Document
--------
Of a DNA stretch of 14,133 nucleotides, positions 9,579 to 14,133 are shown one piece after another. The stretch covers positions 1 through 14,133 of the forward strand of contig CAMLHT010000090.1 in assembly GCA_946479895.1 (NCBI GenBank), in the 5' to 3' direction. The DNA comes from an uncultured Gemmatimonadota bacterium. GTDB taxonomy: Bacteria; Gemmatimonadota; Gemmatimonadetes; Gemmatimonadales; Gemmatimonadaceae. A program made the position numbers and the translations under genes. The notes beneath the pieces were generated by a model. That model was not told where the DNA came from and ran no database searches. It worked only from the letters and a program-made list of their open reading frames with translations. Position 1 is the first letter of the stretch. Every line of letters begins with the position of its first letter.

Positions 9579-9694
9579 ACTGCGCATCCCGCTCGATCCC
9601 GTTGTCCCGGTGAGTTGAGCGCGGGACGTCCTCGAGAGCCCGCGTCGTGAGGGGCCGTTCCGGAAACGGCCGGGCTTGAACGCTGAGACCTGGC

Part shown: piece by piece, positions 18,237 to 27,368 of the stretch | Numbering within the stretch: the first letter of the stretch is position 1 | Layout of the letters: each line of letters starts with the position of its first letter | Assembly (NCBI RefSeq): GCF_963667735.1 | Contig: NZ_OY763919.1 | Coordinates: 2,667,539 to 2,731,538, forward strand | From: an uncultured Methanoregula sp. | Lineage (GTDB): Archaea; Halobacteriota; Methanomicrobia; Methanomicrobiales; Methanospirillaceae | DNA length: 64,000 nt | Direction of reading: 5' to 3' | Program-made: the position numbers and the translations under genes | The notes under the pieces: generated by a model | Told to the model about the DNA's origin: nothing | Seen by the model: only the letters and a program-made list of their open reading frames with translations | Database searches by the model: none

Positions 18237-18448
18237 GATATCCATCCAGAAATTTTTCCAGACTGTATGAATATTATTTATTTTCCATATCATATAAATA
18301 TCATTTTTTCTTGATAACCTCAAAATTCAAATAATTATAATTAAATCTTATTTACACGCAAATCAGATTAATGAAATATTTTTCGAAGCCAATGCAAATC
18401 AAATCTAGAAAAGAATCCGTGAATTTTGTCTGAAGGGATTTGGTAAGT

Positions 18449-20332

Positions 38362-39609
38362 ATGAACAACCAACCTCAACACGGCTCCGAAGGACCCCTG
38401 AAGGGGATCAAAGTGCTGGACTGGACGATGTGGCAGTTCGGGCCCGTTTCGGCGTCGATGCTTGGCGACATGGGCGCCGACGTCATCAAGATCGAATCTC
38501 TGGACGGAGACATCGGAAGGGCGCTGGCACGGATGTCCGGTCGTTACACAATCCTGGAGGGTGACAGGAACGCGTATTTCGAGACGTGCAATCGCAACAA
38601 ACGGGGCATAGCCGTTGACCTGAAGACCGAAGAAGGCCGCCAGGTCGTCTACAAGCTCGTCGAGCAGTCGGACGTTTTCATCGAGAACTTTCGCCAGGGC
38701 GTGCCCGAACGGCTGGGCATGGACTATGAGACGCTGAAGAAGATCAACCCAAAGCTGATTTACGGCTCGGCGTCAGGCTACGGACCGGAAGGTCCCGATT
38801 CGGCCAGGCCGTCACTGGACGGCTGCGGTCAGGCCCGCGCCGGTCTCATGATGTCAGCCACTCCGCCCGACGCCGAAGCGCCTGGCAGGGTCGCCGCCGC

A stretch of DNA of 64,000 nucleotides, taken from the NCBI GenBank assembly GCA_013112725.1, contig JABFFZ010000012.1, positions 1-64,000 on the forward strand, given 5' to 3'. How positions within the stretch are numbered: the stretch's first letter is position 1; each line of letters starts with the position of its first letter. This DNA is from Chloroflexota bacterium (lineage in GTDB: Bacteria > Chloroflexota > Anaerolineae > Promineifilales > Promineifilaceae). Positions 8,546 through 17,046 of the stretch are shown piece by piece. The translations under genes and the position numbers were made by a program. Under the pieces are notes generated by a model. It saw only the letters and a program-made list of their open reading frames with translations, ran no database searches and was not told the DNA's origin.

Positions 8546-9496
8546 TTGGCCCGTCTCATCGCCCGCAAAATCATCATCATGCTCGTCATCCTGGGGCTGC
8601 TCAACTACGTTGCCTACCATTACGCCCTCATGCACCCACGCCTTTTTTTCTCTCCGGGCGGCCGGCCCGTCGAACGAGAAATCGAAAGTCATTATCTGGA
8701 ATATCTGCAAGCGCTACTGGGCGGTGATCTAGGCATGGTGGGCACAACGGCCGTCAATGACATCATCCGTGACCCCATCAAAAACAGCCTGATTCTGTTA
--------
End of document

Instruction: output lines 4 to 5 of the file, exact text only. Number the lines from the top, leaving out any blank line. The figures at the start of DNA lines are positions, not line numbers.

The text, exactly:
9601 GTTGTCCCGGTGAGTTGAGCGCGGGACGTCCTCGAGAGCCCGCGTCGTGAGGGGCCGTTCCGGAAACGGCCGGGCTTGAACGCTGAGACCTGGC

Part shown: piece by piece, positions 18,237 to 27,368 of the stretch | Numbering within the stretch: the first letter of the stretch is position 1 | Layout of the letters: each line of letters starts with the position of its first letter | Assembly (NCBI RefSeq): GCF_963667735.1 | Contig: NZ_OY763919.1 | Coordinates: 2,667,539 to 2,731,538, forward strand | From: an uncultured Methanoregula sp. | Lineage (GTDB): Archaea; Halobacteriota; Methanomicrobia; Methanomicrobiales; Methanospirillaceae | DNA length: 64,000 nt | Direction of reading: 5' to 3' | Program-made: the position numbers and the translations under genes | The notes under the pieces: generated by a model | Told to the model about the DNA's origin: nothing | Seen by the model: only the letters and a program-made list of their open reading frames with translations | Database searches by the model: none